Alejandro Zambra on Writing Two Books in One
In Conversation with Maris Kreizman on The Maris Review Podcast
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On the title of the novel:
It’s kind of a joke that works differently in my country than in other countries. It is a weird title in Spanish for Argentinian readers, and for everybody. But in Chile we do have a sense of having great poetry. It’s not that everyone reads poetry but poetry is something we know that is good. If you ask a Chilean if they have good poetry, they’d say yes, we have great poetry. Even if they don’t care about it and they don’t like it. It’s related to myths. How do you deal with national myths and how do you handle them?
But it’s a weird title. I really like what happens with titles. It’s like your kid choosing his own name
On the word “step-father”:
I didn’t think that much about the word itself in Spanish. It’s a bad word. I was talking yesterday with Megan McDowell, the woman who translates my books. She has a step-father and a step-mother and we didn’t talk about this [before the book came out in the US] but when she was in Chile 10 years ago for the first time, people corrected her when she used the words step-father and step-mother. They said no, you should say “my father’s wife,” not my “madrasta.” The suffix astra gives the word a pejorative connotation. One of the official meanings of the word “padrastro” is “bad father.” In a way you have to live with that. If you are a step-parent you start the game losing it. It’s interesting because the position of step-parent is hard to define. You fell in love with someone who already had a kid, and you didn’t even think about being a mother or a father. So it’s really hard to explain.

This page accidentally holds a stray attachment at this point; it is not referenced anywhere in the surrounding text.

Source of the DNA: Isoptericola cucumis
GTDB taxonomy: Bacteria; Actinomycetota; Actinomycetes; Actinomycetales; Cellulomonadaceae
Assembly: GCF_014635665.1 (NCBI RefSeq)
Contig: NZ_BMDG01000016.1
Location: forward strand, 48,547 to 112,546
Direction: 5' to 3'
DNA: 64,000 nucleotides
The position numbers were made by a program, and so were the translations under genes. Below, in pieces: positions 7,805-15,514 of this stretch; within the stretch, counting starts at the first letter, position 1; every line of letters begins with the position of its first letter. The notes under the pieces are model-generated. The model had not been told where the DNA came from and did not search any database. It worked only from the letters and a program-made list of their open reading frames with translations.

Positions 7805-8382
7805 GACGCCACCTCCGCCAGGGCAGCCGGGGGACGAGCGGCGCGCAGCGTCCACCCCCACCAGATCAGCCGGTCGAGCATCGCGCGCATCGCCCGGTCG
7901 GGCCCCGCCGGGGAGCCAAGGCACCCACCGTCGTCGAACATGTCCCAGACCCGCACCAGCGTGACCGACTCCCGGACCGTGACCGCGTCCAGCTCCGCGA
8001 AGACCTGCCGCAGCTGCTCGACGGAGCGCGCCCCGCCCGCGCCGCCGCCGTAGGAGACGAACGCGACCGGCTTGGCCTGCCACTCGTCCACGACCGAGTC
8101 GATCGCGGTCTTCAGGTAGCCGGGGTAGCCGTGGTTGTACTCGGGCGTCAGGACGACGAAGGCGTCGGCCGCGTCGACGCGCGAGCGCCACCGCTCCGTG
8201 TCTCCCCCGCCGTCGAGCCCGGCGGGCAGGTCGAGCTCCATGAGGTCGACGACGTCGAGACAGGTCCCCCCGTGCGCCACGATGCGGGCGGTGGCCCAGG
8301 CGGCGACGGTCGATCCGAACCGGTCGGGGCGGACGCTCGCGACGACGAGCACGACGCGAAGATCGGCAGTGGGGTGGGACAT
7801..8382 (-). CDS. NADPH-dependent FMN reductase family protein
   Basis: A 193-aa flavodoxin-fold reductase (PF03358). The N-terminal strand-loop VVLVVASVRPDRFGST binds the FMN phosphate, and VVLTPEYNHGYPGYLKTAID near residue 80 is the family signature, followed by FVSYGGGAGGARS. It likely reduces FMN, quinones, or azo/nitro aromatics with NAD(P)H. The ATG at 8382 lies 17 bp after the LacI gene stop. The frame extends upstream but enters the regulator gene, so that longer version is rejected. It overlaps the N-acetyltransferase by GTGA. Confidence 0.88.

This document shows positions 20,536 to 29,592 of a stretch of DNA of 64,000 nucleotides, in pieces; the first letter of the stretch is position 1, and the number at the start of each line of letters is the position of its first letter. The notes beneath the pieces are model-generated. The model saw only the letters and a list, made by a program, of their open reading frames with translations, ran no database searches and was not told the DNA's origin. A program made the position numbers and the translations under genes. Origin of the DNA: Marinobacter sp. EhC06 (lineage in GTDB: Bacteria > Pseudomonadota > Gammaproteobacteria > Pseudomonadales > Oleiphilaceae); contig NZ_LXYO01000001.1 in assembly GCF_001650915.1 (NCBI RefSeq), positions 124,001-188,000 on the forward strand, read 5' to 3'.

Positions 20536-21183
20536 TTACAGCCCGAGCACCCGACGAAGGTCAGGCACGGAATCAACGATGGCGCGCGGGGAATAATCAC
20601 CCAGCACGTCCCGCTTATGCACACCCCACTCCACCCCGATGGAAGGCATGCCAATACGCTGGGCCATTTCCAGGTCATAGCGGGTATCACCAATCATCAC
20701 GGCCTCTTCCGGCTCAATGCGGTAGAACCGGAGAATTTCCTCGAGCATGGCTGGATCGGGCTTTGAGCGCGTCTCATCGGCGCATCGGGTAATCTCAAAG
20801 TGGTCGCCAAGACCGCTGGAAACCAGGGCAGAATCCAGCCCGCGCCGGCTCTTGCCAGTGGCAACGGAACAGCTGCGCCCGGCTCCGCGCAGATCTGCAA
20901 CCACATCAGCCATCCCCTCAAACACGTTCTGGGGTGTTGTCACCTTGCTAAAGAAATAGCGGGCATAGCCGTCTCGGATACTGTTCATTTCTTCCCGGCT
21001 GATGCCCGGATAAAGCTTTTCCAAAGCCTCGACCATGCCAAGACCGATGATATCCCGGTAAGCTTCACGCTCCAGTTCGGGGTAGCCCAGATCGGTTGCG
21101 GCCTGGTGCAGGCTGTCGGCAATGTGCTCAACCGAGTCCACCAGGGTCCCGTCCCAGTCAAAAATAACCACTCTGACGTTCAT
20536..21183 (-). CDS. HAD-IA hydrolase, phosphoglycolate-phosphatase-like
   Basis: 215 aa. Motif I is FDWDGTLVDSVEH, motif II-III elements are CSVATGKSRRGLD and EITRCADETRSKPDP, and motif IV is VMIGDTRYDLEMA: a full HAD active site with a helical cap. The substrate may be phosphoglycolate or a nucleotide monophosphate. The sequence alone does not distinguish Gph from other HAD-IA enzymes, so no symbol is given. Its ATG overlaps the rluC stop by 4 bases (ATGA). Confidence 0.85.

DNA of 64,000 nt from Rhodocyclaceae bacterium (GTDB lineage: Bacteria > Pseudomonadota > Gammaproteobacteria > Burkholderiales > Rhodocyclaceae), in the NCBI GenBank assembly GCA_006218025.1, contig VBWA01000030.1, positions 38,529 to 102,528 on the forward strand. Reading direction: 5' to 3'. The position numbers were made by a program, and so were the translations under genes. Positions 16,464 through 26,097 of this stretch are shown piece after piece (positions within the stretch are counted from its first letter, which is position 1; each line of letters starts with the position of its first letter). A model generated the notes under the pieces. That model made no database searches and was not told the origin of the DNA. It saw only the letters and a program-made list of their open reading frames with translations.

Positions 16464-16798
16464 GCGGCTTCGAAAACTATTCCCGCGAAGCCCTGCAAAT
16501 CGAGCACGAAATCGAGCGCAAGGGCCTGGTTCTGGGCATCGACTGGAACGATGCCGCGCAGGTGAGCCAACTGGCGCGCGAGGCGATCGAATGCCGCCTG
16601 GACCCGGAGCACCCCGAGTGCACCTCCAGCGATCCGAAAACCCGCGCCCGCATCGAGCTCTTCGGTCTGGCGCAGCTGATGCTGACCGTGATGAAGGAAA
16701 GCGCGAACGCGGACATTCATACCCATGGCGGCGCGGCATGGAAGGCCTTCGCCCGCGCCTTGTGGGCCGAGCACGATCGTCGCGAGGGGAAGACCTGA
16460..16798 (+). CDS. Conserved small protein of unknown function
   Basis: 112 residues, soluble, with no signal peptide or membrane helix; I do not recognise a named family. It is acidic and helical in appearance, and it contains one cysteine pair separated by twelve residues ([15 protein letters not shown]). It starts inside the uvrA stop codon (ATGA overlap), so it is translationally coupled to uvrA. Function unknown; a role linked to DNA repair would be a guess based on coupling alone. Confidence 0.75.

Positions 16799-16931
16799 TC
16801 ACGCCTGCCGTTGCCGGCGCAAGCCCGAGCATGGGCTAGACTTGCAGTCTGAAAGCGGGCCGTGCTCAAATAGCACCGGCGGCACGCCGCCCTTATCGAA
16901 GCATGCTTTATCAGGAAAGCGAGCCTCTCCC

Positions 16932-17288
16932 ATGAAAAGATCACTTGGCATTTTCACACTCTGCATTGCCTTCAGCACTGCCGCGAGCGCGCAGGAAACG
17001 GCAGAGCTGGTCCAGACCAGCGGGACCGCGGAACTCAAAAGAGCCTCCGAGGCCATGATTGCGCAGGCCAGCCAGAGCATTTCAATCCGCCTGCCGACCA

On writing two books in one:
I wanted to create a portrait of two families: the literary family and the step-family. In a way this book is like two books that get together in the end. You had a family and you lost it, and things could have been different but you lost it, and you miss it, but everyday life continues. And then you have this unexpected opportunity of recreating a relationship that was created in this lost family into a different family. This is unexpected for both characters… I wanted this second world to exist, this literary community that is crazy and at the same time they’re all really into something different. If you look at yourself closely you are stupid and really complex and really silly at the same time.
Alejandro Zambra is the author of Multiple Choice; My Documents, a finalist for the Frank O’Connor International Short Story Award; and three other works of fiction: Chilean Poet, Ways of Going Home, and The Private Lives of Trees. The recipient of numerous literary prizes and a New York Public Library Cullman Center fellowship, his stories have appeared in The New Yorker, The New York Times Magazine, The Paris Review, Granta, and Harper’s Magazine, among others. He lives in Mexico City.